A very good place to visit during a tour of Greenwich Village is the Jefferson Market Library. It is hard not to notice and it’s on a most peculiar piece of land. 6th Avenue on one side, Christopher Street on another, Greenwich Avenue on another side and 10th Street covers the remaining two sides.
Notable names that were locked up in the old courthouse jail cells next door, also known as the Women’s House of Detention, included Mae West, Angela Davis, and Andrea Dworkin, Holly Woodlawn (before it was discovered she was really a man).
It had a civil court on the second floor, now the Adult Reading Room, and a police court, now the first-floor Children’s Room.
The façade is opulently ornamented, especially the Sixth Avenue side Carved details encrust the entrance and accumulate under the beautiful stained-glass windows and elsewhere around the building. The water fountain is decorated with reliefs depicting a weary traveller and a life-giving pelican. There is also a state seal in the main gable and a frieze representing the trial from Shakespeare’s Merchant of Venice that hangs over the window above the main entrance.
The surrounding Area
As you walk around the corner from West 10th Street onto 6th Avenue you might not notice Milligan Place, a triangular alley. Milligan Place has only four buildings, all on the far left. A side note: Patchin Place is gated but open to the public. Milligan Place is gated and locked.
Crossing 6th Avenue onto 11th Street we come to a cemetery that is so small you may never notice it. Lined by residential buildings, it’s only natural to assume the short stretch of fencing on the south side of West 11th Street to be the courtyard entrance to an apartment.
You’ll find what has to be the smallest graveyard in Manhattan. How small is it? Just big enough to hold about 30 graves bordering on a worn, moss-covered brick path. But perhaps even more unusual is its irregular shape: a long, thin triangle.
The graveyard is all that remains of the Second Cemetery of the Spanish & Portuguese Synagogue of the Congregation Shearith Israel. What makes the little graveyard on West 11th Street so special: it is gasp of existence of a West Village that is no more, a time when cow pastures were just down the street and local children would play in the streets.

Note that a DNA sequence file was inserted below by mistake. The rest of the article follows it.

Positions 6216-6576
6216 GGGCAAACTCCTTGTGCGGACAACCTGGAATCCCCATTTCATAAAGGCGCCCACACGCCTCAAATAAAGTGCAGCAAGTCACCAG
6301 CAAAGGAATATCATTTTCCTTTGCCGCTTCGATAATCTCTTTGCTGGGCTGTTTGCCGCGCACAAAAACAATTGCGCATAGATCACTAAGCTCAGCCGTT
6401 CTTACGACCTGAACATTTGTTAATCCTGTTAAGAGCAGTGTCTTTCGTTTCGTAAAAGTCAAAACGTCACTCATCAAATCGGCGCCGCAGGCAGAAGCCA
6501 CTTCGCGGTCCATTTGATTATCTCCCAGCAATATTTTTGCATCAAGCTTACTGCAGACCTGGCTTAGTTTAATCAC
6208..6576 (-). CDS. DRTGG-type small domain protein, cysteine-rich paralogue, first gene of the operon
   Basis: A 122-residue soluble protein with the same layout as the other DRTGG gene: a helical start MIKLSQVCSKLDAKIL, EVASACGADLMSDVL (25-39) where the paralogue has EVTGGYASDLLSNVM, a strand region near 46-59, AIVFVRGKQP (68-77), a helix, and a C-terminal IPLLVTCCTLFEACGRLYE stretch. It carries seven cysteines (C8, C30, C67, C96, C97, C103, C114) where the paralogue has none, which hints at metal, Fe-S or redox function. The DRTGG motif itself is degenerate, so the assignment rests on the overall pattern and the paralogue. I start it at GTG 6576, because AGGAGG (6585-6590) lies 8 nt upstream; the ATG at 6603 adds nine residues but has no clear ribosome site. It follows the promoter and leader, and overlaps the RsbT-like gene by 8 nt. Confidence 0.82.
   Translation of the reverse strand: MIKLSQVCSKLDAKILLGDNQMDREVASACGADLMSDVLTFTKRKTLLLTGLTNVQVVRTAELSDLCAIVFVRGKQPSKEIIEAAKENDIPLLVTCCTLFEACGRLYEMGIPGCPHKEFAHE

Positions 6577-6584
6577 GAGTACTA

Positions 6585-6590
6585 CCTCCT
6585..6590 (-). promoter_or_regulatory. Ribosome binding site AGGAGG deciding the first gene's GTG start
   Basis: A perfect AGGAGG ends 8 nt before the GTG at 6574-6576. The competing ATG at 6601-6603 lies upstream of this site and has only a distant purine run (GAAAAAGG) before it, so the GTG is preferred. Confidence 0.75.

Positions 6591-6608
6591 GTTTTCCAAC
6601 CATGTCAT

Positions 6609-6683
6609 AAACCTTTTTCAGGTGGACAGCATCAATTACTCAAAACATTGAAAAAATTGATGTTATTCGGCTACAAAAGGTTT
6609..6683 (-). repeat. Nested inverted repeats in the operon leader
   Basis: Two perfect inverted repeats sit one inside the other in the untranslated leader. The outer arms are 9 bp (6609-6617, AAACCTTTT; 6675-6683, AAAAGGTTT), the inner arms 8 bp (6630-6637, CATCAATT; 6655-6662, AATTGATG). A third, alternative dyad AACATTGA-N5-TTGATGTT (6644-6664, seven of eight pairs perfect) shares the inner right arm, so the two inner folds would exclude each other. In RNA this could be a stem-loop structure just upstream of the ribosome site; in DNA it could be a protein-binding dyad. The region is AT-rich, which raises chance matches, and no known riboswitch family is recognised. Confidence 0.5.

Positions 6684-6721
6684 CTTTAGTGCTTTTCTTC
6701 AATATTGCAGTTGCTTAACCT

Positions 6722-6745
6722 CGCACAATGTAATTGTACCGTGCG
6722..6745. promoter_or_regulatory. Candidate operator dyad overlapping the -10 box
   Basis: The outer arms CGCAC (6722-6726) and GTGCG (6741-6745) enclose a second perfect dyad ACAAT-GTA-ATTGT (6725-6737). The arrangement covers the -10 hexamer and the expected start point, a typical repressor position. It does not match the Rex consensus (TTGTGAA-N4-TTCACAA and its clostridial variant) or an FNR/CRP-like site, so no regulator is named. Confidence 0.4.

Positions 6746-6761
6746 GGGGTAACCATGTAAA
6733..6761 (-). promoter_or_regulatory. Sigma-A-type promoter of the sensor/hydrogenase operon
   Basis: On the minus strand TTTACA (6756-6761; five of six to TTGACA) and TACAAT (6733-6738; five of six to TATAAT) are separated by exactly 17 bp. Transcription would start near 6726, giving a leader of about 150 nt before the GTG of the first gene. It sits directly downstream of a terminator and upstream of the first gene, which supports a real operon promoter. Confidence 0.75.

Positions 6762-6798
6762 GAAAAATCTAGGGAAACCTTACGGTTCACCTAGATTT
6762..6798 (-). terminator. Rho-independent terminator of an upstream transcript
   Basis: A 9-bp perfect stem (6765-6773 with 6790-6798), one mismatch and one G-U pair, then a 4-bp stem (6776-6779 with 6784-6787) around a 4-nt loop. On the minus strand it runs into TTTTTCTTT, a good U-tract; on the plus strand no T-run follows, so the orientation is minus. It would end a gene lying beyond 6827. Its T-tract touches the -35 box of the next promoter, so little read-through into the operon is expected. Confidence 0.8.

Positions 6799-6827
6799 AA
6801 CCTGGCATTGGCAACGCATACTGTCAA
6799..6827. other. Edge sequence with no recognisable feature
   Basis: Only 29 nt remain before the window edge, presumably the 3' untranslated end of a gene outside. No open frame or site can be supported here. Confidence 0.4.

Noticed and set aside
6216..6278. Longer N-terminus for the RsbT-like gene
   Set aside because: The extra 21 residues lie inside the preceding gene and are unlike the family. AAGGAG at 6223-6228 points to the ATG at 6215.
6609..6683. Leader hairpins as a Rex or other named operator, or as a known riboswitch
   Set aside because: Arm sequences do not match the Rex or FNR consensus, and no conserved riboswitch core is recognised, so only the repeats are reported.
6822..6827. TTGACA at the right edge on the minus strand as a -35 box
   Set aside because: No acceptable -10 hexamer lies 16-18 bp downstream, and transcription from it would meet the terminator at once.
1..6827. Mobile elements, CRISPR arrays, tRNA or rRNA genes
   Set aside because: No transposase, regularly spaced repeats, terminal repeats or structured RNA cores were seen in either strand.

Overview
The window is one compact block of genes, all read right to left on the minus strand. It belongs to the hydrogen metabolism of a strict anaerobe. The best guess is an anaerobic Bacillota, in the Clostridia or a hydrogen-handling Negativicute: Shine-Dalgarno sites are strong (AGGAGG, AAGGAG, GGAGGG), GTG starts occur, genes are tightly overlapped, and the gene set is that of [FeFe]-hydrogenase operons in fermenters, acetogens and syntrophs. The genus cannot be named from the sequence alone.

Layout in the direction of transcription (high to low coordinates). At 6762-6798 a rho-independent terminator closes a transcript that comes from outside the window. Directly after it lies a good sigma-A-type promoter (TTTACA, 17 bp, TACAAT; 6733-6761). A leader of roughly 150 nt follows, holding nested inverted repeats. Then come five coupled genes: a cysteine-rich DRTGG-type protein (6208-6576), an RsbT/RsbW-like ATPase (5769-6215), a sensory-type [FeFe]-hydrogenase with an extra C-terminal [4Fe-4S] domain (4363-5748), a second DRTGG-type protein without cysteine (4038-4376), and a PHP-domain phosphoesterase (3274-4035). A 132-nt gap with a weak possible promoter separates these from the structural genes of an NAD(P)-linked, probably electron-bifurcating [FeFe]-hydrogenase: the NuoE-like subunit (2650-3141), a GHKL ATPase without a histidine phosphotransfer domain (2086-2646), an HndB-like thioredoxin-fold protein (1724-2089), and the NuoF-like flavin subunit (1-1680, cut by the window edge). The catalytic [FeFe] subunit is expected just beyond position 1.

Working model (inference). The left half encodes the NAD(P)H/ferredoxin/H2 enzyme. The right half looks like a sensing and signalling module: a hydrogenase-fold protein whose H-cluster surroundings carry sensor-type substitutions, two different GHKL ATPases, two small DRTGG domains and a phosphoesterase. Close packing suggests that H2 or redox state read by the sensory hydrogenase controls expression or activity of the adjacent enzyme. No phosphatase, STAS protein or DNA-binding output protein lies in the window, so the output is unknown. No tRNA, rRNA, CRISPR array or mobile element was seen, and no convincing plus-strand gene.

We will end this walk on West 10th Street at #14, where Mark Twain lived.
A while back I wrote about NYC wooden framed houses. I am always fascinated that some of them still exist. Over the years, many building are now marble and limestone townhouses, but there still exist charming houses, made of plain old wood. I am singling out a few that have front porches. I would imagine that there are not many of these left. Yesterday, I found a wooden framed house at 17 east 128th Street. I should mention that there are several other wooden framed house but very few that have been restored and contain a front porch.
Look at the similarity of the following three homes’
East 92nd Street
These are the only ones found that have been restored and contain a front porch. These homes are really unique to the city. I discovered that around 1866 the fire code banned these types of houses from being built below 86th Street.
Unfortunately before many houses can be land marked, developers change them into something else. Quite a handful of old wood frame houses still exist in various parts of Harlem but none are official landmarks and so might not last much longer in the coming years.There is a lot of bland-new construction arriving in all NYC neighborhoods these days but the actual charm that still remains in some neighborhoods comes from the past so hopefully more investors will see that in the future.
Note: The landmark commission usually takes several years to approve a property. Also, the dwelling must be able to be renovated so many of the wooden home have fallen to decay and vandalism.
Today, I visited three very small art galleries just a half-block from 5th Avenue on east 79th Street. While they might not be your primary destination, I am confident it will add to your NYC experience.
Let’s get our bearings. Just north of east 79th Street is the Metropolitan Museum. To the south is the Frick Museum and at the corner of East 79 and 5th Avenue is the Ukrainian Institute. If you are in Central Park, then you might be at the Obelisk or the area around the Belvedere Castle/Turtle Pond.
Each gallery is in a brownstone and their spaces are small but very tranquil. I’ve found the staff at each gallery to be pleasant. You are left to enjoy the art works at your own pace. If you are interested in a studying different themes of art and seeing the modernism, abstract and deciphering themes of art. Each gallery is free and they do change their themes during the year.
NYC note: Most New York City galleries enjoy having people come in and look at their art. Often though, you may feel a little intimidated but I walk up those few steps and later you will come down with a smile and the satisfaction that you went inside.
I have placed a sampling from each gallery below. I, purposely,did not identify the gallery each came from, I would like you to consider them as a combined example for your visit.
20 East 79th St.
18 E 79th St.
16 E 79th St.
Note: There is a coffee shop at the corner of East 79th Street and Madison Avenue. Also, around the corner are more places to eat. Best to use the Park bathrooms before venturing out as bathrooms are scarce in this area. However, if really needed, you can use the bathroom in the New York Society Library – 53 East 79th St just on the next block.
Also, along with several galleries on the upper east side, there are many small galleries throughout the city – don’t be bashful!